The central pillar technique: a new septum-based pedicle design for reduction mammaplasty

Mehmet Bayramiçli
Aesthetic Surgery Journal 2012, 32 (5): 578-90

BACKGROUND: Successful breast reduction involves remodeling the breast parenchyma and creating a pedicle to maintain blood supply to the nipple-areola complex (NAC). Although vascular compromise is generally venous in breast reduction surgery, clear anatomical descriptions of the breast veins are lacking in textbooks.

OBJECTIVES: The author designed an NAC flap based on arterial and venous territories defined in a cadaver study and subsequently assessed the technique in a series of live patients.

METHODS: Dynamic venous angiography was performed on hemithorax specimens from 6 fresh female cadavers. A new septum-based pedicle (the "central pillar") was designed, which protected the periareolar vein polygon along with the breast septum. Sixty-seven patients underwent breast reduction with this technique between 2005 and 2010.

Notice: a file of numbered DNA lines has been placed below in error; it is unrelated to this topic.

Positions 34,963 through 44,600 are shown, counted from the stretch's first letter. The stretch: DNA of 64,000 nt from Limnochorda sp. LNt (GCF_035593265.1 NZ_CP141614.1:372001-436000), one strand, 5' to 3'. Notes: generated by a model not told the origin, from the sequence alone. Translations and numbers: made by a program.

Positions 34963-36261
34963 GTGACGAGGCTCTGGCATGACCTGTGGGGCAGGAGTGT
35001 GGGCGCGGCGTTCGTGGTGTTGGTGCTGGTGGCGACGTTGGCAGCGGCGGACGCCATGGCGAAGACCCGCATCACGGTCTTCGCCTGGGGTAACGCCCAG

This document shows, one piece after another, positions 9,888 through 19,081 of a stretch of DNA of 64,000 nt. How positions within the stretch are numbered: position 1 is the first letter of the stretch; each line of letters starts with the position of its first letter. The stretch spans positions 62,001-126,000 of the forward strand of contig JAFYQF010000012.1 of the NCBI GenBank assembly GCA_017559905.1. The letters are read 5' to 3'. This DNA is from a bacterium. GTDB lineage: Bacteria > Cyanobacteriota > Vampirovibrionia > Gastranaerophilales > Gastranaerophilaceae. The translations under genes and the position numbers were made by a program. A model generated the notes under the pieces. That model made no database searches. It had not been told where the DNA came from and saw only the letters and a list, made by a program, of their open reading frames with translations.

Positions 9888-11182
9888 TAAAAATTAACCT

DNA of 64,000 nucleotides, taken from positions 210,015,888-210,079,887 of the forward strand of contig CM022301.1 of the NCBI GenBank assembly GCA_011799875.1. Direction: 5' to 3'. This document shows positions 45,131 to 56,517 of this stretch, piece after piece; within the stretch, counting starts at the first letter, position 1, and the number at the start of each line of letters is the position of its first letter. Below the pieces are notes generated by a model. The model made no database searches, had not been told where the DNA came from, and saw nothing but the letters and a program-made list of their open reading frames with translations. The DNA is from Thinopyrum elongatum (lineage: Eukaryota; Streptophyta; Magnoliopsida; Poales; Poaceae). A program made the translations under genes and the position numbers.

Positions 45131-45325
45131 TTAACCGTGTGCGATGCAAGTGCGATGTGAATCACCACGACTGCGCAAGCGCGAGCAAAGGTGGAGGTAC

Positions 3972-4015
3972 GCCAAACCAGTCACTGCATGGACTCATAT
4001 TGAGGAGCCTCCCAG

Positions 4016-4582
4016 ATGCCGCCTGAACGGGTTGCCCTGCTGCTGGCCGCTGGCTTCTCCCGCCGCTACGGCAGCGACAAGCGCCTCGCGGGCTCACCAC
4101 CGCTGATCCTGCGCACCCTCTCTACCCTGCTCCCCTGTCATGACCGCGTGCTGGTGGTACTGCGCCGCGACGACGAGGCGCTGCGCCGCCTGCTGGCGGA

RESULTS: The patients were followed for an average of 26.4 months. Sixty-two of the 67 patients underwent bilateral reduction. The average reduction in tissue per breast was 910.7 g (range, 440-1935 g), and the average nipple transposition was 9.6 cm (range, 6-17 cm). The most common complications were delayed healing of the vertical "puckered" suture line (16 patients), seroma (7 patients), hematoma (2 patients), and unilateral deepithelialization of the NAC following transient venous congestion (2 patients). The patient satisfaction rate was high.

CONCLUSIONS: The central pillar technique is a promising alternative for young patients with glandular breasts that require gross reduction and high-transposition NAC, who are not good candidates for the "free nipple graft" technique.

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